IJC Commissioners and staff traveled in October to the last in the series of consultations around the Great Lakes region to assess progress by the Canadian and United States governments to restore and protect the lakes. Residents and leaders from the Mohawk Council of Akwesasne met with the IJC in Cornwall, Ontario, to discuss their water quality priorities. At Clarkson University in Potsdam, New York, the IJC spent the day with students, many of whom are studying to become future Great Lakes researchers and policymakers.
Six district chiefs of the Mohawk Council of Akwesasne, as well as several of their environmental science and policy staff, hosted Commissioners and IJC staff on October 8 at the A’nowarako: wa Arena. Before the meeting began, the IJC toured the Grasse River Remediation site, where PCB-contaminated sediments will be removed over the next three years. PCBs, or polychlorinated biphenyls, are a family of chemicals once used in electrical equipment and as industrial solvents.
The Grasse River site is part of restoration work for the St. Lawrence River Area of Concern, which was designated in 1985. Cornwall, the largest urban center in the area, has been a hub of industrial activity for more than 100 years, which caused the destruction of multiple uses of the waterway (known as “beneficial use impairments”).
At the meeting, individuals expressed frustrations and concerns about the continued impacts of these impairments on their communities. As an island surrounded by the Area of Concern, they said their culture, livelihoods and public health have changed dramatically due to pollution and inadequate action to clean up contaminants and restore habitat.
“Akwesasne incorporates one community across the border and is impacted by everyone’s actions,” said Mohawk Council of Akwesasne Environmental Services Officer Abraham Francis. “We were part of original research that established the Area of Concern, and yet we don’t get the opportunity to participate in deciding effective actions by New York, Ontario and Quebec. Akwesasne is a sovereign nation that needs to be recognized and incorporated into the process.”
Several individuals at the meeting also identified further research to fill data gaps and funding to coordinate effective solutions as essential. “Boundaries and borders shouldn’t be an issue. We don’t see the land and water as separate and neither should you,” said Tsi Snaihne District Chief Joe Lazore.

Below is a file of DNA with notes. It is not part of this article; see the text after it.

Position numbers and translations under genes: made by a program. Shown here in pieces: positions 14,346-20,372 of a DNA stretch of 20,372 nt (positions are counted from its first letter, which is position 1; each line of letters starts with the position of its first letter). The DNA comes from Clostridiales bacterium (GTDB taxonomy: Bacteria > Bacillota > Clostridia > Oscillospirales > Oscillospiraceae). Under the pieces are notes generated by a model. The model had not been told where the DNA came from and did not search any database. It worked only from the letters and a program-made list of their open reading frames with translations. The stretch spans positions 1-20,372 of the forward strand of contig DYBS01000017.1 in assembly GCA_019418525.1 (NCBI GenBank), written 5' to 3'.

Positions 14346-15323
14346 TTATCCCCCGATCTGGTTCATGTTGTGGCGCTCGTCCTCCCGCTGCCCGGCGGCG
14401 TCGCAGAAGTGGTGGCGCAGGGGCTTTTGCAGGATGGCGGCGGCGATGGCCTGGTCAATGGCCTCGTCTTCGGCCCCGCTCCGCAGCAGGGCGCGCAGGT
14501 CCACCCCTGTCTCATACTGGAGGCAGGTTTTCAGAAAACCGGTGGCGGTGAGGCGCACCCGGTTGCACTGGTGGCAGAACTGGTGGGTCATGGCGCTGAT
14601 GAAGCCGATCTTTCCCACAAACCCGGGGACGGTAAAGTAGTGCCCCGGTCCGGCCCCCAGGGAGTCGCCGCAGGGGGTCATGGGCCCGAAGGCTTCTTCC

Potsdam, New York
The next day at Clarkson University, Commissioners and IJC staff met with undergraduate and graduate students from colleges and universities around the Great Lakes to participate in a visioning discussion and roleplaying exercise. Clarkson University Professor of Biology Michael Twiss organized the day-long event. Twiss is also a member of the IJC’s Science Advisory Board and the immediate past president of the International Association for Great Lakes Research.
Participants divided into five tables to imagine what the health of one of the Great Lakes would be like in 50 years, and presented their visions in a plenary conversation. Projections ranged from optimistic and thriving to struggling to maintain the status quo.
For example, one group envisioned that educational and legislative programs will have helped individuals to realize the impact of their consumer footprint on the ecosystem. They further imagined that sustainable lifestyles are the norm and the collective outlook is to be proactive, not reactive, in addressing threats to Great Lakes water quality.
The students also articulated expectations for a future that incorporates traditional ecological knowledge into policy and listens to scientists. Students hoped that communities would build better water treatment plants to deal with intensifying pollution from a growing regional population driven by climate change-related relocation.
Another group of students posited best- and worst-case scenarios for the Great Lakes region’s future. The other three groups said that 50 years from now, the focus would be on trying to maintain a consistent level of ecological health, particularly as a result of climate change. Common among all five groups of students was a top concern about climate change and its impacts for the region and the world.
Commissioners also learned about the students’ research in a poster session and engaged with students in an IJC role-playing activity. Video segments and complete recordings of both meetings will be added to the IJC website in coming months.
Sally Cole-Misch is the public affairs officer for the IJC’s Great Lakes Regional Office.